We already have everything we need to transition to clean energy, and we already have enough food to feed the world's population. What is needed is a redistribution of wealth and resources — something billionaires, conservative politicians, and oil companies have fought against since climate change was exposed as a dangerous reality in the '80s.
Slowly but surely, the idea of wealth redistribution as an investment in fighting climate change is seeping into reality in the form of modern politics. Joe Biden's infrastructure plan will be paid for, in part, by taxing the super-rich. Still, there's a long way to go.
As things grow more dire, environmentalists increasingly view a cross-racial, cross-class movement as the only feasible solution to climate change. This framework, long supported by environmental justice movements and knitted into intersectional plans like the Green New Deal, sees the solutions to climate change as bound up with ending capitalism, racial injustice, and other interconnected global plagues.
The new vanguard of the climate movement also acknowledges how important Indigenous knowledge of land stewardship and conservation, frontline communities' understanding of environmental racism and the stakes of the climate crisis, and ongoing working class and BIPOC struggles for justice are to any just transition away from a fossil fuel-based economy.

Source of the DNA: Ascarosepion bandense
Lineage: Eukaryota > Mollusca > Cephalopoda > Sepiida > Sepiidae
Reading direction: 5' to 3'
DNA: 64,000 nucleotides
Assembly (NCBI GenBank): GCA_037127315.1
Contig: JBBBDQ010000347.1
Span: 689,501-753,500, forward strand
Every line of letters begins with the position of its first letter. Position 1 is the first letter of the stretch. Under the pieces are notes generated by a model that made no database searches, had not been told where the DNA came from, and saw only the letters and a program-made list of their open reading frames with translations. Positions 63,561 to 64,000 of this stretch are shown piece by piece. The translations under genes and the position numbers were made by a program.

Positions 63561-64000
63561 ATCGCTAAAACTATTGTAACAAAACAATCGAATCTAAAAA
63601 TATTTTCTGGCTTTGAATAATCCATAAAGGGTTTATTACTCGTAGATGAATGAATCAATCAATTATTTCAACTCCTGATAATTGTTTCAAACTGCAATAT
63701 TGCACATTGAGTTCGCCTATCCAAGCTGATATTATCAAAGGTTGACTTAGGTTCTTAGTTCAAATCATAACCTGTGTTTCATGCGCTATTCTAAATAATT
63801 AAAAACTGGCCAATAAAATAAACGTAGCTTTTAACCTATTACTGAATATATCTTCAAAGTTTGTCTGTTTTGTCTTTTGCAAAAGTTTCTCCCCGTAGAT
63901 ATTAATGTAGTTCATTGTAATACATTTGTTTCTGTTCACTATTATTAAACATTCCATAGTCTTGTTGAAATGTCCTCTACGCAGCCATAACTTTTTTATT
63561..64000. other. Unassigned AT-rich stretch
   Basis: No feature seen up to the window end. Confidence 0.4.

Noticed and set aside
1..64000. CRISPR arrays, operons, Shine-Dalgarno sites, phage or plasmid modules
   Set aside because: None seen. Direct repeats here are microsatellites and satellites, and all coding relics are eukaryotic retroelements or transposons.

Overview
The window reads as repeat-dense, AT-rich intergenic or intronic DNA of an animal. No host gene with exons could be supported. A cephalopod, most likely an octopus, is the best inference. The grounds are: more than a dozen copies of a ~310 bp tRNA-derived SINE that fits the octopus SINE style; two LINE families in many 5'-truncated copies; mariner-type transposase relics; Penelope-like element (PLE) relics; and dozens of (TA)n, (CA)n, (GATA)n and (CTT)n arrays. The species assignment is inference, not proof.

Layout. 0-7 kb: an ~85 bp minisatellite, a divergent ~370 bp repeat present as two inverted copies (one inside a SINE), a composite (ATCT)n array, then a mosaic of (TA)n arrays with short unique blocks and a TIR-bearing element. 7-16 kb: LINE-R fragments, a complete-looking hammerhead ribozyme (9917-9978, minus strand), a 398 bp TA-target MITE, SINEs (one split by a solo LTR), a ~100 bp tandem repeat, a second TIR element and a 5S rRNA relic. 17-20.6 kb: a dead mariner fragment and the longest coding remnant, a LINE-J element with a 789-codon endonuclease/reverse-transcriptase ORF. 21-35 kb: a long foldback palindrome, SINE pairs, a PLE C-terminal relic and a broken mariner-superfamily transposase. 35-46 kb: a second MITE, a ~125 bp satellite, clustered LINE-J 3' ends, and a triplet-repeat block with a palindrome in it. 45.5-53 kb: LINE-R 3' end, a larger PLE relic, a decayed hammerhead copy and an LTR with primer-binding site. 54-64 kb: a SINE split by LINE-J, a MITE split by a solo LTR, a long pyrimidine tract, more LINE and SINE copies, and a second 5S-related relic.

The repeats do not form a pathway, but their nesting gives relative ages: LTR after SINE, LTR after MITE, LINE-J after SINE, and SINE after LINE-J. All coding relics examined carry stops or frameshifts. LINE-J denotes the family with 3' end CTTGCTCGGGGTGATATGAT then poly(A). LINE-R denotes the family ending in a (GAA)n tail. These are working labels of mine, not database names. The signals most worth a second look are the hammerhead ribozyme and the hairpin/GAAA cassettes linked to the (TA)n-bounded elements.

Clearly, billionaires' expensive efforts to colonize space would be low on the priority list of any intersectional response to climate change.
Is there any place for space in the climate fight?
All this being said, it's unlikely that humans will ever totally abandon our desire to explore distant galaxies. Our desire to know the cosmos is as innate as our childhood desires to explore the deep green mysteries of the nearby woods. Fortunately, we don't have to write space exploration out completely in the fight for Earth.
Actually, Jeff Bezos wasn't wrong when he said space could be key to helping us fight climate change. NASA, the UN, and other organizations have consistently reported that some solutions to the climate crisis might be found through space-based technology capable of deepening our understanding of the climate crisis and providing key evidence of its effects.
For example, satellites can detect changing temperature levels, rising sea levels, and other factors that could be vital in the current global effort to halt warming at 1.5°C. On a more theoretical level, thinking about how alien civilizations may have responded to climate change could help us address our own situation.
It seems that for now, space travel's greatest contribution is its ability to help humans look back at Earth — either to measure its changes or to feel awed by what Carl Sagan called our "pale blue dot," as many astronauts have been when they viewed Earth from space and experienced the famous "Overview Effect." (Upon seeing the Earth from space, astronauts report a newfound sense of compassion for and responsibility to the planet and for the interconnected webs of life that live upon it).